The environmental influences can cause mutation in genes which causes
Cancer is caused from mutation in the
What are the sources which carry disease-causing organisms to spread?
What are proteins which inhibit viral replication in the cell mediated immunity?
What is an example vectors?
HIV affects which type of cell?
What are three ways for the public health to help fight disease
Regulating food supplies, monitoring water supplies, promoting vaccinations
Which defense responds quickly if the same virus invades the body again?
Memory T cells
Which immune response involves B cells and T cells?
Cell mediated response
What is active immunity?
Making Abiotics with B cells to specific pathogens
The person is less likely to develop the disease a second time if they have what type of cells of a certain pathogen
Memory B cells
Proteins which tag pathogens for destruction by immune cells are called?
What is specific immunity defenses?
Response to a particular pathogen
Name 5 causes of infectious diseases.
Viruses, bacteria, fungi, protest and parasites
How are infectious diseases spread?
Coughing, sneezing, contact, body fluids, contaminated water
What are vectors?
Transport the pathogens
Name two non specific defenses.
1st line - skin, 2nd line - inflammatory response, interferons, fever
What does an interferon do?
They interfere with the viral growth/replication.
What are antibodies?
Tags the antigen for destruction by immune cells
What is humoral immunity?
The action of antibodies that circulate in the blood and lymph that is activated when antibodies embed on B cells which bind to antigen on the surface of pathogen.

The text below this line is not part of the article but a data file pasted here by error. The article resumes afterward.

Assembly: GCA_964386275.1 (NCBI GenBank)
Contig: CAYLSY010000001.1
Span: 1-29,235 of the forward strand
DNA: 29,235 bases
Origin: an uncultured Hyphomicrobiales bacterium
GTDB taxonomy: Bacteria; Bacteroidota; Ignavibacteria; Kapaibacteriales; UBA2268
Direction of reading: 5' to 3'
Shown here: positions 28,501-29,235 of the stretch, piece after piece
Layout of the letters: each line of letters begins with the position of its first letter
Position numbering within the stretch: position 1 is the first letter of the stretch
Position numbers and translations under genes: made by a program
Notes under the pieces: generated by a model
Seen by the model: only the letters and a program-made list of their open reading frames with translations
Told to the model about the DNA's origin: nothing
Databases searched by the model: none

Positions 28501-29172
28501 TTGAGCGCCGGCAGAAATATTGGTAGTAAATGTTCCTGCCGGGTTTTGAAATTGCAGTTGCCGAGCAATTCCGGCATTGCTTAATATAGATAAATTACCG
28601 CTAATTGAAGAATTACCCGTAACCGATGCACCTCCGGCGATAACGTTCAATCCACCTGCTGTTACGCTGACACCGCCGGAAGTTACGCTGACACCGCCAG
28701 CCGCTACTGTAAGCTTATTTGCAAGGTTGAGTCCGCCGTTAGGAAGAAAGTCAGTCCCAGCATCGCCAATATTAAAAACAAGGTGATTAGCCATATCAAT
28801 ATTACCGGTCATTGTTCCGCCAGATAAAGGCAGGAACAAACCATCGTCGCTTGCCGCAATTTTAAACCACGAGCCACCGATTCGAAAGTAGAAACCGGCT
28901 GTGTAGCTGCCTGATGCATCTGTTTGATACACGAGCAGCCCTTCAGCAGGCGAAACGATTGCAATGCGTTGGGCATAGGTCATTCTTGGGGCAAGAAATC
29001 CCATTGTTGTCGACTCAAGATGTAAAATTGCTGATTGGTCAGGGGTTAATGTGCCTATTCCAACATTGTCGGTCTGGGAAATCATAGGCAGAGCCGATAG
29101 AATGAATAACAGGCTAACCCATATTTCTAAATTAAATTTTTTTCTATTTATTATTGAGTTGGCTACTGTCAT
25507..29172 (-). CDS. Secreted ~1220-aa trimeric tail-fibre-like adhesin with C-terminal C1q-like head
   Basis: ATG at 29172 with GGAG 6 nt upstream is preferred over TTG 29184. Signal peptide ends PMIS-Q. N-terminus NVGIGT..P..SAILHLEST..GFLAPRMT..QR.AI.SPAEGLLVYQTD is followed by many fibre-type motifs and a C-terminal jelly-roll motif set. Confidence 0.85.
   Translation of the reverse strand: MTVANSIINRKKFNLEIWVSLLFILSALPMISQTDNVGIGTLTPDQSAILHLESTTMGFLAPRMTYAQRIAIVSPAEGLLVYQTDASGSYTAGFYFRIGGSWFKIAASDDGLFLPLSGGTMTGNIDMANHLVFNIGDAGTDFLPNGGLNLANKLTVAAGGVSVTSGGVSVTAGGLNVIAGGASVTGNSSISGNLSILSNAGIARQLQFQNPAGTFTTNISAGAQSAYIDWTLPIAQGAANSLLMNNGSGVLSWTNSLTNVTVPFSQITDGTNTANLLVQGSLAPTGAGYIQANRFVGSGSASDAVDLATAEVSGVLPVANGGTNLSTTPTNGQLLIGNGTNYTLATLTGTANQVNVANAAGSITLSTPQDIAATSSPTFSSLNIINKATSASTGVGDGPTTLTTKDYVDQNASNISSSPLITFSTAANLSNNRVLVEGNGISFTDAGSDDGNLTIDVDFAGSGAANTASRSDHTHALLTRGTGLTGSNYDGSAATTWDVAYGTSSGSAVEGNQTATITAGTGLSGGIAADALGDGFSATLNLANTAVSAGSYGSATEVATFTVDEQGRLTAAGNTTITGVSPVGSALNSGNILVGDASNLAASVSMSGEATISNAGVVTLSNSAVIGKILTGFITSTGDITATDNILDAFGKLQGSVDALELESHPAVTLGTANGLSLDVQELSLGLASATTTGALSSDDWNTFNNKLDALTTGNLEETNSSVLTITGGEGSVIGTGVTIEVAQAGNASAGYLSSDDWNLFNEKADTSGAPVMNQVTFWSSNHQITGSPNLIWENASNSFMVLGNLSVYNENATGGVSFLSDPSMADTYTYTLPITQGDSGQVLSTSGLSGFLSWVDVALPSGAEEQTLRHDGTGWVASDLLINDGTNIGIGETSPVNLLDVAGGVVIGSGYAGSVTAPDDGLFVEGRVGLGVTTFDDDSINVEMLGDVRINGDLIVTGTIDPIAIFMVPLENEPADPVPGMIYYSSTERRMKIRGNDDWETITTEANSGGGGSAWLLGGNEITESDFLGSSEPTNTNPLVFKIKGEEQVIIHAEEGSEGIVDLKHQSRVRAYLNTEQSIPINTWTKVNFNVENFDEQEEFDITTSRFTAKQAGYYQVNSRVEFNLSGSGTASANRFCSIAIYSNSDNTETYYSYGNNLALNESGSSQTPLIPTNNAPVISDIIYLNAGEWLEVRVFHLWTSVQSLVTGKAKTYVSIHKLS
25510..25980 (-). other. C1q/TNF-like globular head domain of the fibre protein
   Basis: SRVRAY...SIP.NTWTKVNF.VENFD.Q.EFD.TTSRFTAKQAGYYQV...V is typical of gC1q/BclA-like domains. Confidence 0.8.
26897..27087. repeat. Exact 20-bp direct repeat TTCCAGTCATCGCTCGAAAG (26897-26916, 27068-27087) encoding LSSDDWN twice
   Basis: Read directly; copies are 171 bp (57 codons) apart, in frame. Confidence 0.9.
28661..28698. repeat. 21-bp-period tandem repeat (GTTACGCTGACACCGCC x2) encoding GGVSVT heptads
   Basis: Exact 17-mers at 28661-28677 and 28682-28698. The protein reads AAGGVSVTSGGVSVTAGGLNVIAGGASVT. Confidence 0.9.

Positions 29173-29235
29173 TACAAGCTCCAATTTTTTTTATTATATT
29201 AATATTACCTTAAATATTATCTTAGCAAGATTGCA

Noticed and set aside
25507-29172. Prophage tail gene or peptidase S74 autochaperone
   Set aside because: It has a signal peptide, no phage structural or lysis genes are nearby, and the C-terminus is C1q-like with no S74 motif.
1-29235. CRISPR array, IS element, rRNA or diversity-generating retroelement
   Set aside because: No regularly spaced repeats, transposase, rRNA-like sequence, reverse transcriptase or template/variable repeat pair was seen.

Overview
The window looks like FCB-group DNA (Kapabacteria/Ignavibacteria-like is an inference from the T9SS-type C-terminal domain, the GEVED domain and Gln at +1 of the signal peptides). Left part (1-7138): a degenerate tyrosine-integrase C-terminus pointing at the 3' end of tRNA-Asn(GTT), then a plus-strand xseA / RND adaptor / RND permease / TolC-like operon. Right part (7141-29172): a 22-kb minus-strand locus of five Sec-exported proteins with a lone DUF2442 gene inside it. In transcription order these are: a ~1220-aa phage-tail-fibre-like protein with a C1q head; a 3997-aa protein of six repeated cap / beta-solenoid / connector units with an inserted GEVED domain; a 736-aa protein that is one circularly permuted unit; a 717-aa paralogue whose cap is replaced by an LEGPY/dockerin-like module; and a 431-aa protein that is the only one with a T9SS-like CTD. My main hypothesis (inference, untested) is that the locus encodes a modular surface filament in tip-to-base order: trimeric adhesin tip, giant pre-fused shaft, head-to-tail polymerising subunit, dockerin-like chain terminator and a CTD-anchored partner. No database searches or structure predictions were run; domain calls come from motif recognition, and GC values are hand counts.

What do plasma cells do?
What is the difference in the first response to pathogen and second pathogen?
The second response has a higher amount.
What are the four types of T cells?
Cytotoxic T, suppressor T cell, Helper T, Memory T cells
What does cytotoxic T cells do?
hunts down infected body cells
What is vaccination?
Exposure to pathogen to develop immunity when respond
The misuse of antibiotics has led to the re-emergence of which two diseases?
Tuberculosis and Malaria
What is passive immunity?
When antibodies produce against a pathogen by other animals to produce temporary immunity.
Give an example of passive immunity.
Mom to baby or shot of antibodies.
Why have patterns of infectious disease changed?
Merging of humans and animals and misuse of medications.
What are some immune system disorders?
Allergies, HIV, AIDS, Autoimmune diseases
What are allergies?
Immune response to something (pollen, dust) foreign.
What is an autoimmune disease?
When the immune system attacks the body's own cells it produces an autoimmune disease.
What does AIDS stand for?
Acquired immunodeficiency syndrome. It is an infectious disease.
What is HIV?
Human immunodeficiency virus
Which cells do HIV attack?
What is the first step to the inflammatory response?
Respond to the wound and invading pathogens. The mast cells release histamines to increase blood flow to the area.
What is the second step to the inflammatory response?
Local blood vessels dilate. Fluid leaves the capillaries and causes swelling. Phagocytes move into the tissue.
What is the third step to the inflammatory response?
Phagocytes engulf and destroy the bacteria and damaged cells
What do helper T cells do?
Tell B cells to make antibodies